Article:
UNC Charlotte’s School of Data Science and Lee College of Engineering establish partnership

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UNC Charlotte’s School of Data Science and the William States Lee College of Engineering have established a partnership that will benefit both students and faculty with collaborative initiatives and a cross-listed curriculum. A goal of this effort is to enhance engineering graduates’ knowledge and use of data analytics, which has become increasingly integral across the professional spectrum.

This new partnership follows the lead of the other colleges already partnered with the School of Data Science: the Belk College of Business, College of Computer Informatics, College of Liberal Arts & Sciences, and the College of Health and Human Services.

“Engineers use a number of scientific principles to construct buildings, devices, machines, electrical systems, engineering processes and new technologies. In today’s society, the amount of information available to engineers necessitates their ability to analyze these large datasets to make better decisions,” said Rob Keynton, dean of The William States Lee College of Engineering, who joined UNC Charlotte in July 2020 from the University of Louisville. He served as interim executive vice president for research and innovation and the Lutz Endowed Chair of Biomechanical Devices in the Department of Bioengineering at the Speed School of Engineering.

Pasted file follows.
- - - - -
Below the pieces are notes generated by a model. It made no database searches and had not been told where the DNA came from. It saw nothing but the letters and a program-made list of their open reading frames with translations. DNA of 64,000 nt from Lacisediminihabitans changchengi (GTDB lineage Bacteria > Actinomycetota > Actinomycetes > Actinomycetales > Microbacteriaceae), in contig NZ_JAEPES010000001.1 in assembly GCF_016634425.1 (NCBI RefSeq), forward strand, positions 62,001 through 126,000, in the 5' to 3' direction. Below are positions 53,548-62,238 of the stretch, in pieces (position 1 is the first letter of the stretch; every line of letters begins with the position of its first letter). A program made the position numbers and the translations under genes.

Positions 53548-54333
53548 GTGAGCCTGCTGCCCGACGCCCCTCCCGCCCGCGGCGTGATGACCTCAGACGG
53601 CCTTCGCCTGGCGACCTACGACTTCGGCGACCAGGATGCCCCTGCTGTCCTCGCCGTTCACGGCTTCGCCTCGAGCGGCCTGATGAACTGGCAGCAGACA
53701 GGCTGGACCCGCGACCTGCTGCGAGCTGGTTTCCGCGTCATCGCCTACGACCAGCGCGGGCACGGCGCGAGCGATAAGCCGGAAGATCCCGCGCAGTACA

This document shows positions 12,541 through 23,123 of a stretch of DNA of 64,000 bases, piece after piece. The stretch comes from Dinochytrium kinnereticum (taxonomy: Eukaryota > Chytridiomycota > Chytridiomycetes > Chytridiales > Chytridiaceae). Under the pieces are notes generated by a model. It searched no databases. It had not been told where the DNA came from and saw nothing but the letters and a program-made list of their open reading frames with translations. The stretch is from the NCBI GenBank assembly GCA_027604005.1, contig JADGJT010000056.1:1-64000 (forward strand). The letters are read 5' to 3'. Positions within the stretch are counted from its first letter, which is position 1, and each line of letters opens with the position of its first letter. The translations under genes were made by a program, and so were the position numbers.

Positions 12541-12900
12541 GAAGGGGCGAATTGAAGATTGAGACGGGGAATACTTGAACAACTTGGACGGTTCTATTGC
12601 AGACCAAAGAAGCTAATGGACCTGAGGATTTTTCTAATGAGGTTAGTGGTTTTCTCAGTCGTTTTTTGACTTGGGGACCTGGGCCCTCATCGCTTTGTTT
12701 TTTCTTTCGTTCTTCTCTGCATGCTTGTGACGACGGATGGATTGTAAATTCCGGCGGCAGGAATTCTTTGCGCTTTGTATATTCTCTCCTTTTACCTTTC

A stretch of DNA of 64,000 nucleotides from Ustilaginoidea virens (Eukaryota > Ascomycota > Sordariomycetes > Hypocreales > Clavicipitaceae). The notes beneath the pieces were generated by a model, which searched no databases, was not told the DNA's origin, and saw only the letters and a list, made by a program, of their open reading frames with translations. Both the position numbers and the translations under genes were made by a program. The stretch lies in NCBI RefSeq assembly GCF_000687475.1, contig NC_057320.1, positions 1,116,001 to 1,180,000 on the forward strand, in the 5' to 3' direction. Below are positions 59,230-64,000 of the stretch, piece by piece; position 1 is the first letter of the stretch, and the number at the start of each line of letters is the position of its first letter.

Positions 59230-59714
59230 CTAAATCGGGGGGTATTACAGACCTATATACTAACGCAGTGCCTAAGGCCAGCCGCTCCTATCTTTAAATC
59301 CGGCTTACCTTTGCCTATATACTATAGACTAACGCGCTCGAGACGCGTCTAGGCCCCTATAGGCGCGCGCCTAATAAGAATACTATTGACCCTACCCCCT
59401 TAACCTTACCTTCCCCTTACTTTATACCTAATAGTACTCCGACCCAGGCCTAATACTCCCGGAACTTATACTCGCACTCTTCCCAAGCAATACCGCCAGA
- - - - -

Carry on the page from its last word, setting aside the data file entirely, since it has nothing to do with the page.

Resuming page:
Keynton, along with the School of Data Science’s Executive Director Doug Hague, is excited about the opportunities for interdisciplinary research and education that the partnership provides.

“Students can learn so much from each other, especially students from different disciplines. It helps students gain broader and different perspectives on how to interact with people from other disciplines and solve society’s problems more efficiently,” Keynton said. By having access to this interdisciplinary education, students will develop the skills needed to work on a number of studies related to energy production, advanced manufacturing and autonomous vehicles.”

“Having a diverse team leads to stronger results in research,” Hague said. “Many engineering proposals tend to ask how data science applies to this research.”

Looking ahead, Keynton and Hague aim to accelerate research collaborations between the School of Data Science and the College of Engineering. They also plan to cross-list as many as ten additional courses over the next five years, providing engineering majors with hands-on learning of data science concepts, such as machine learning and artificial intelligence.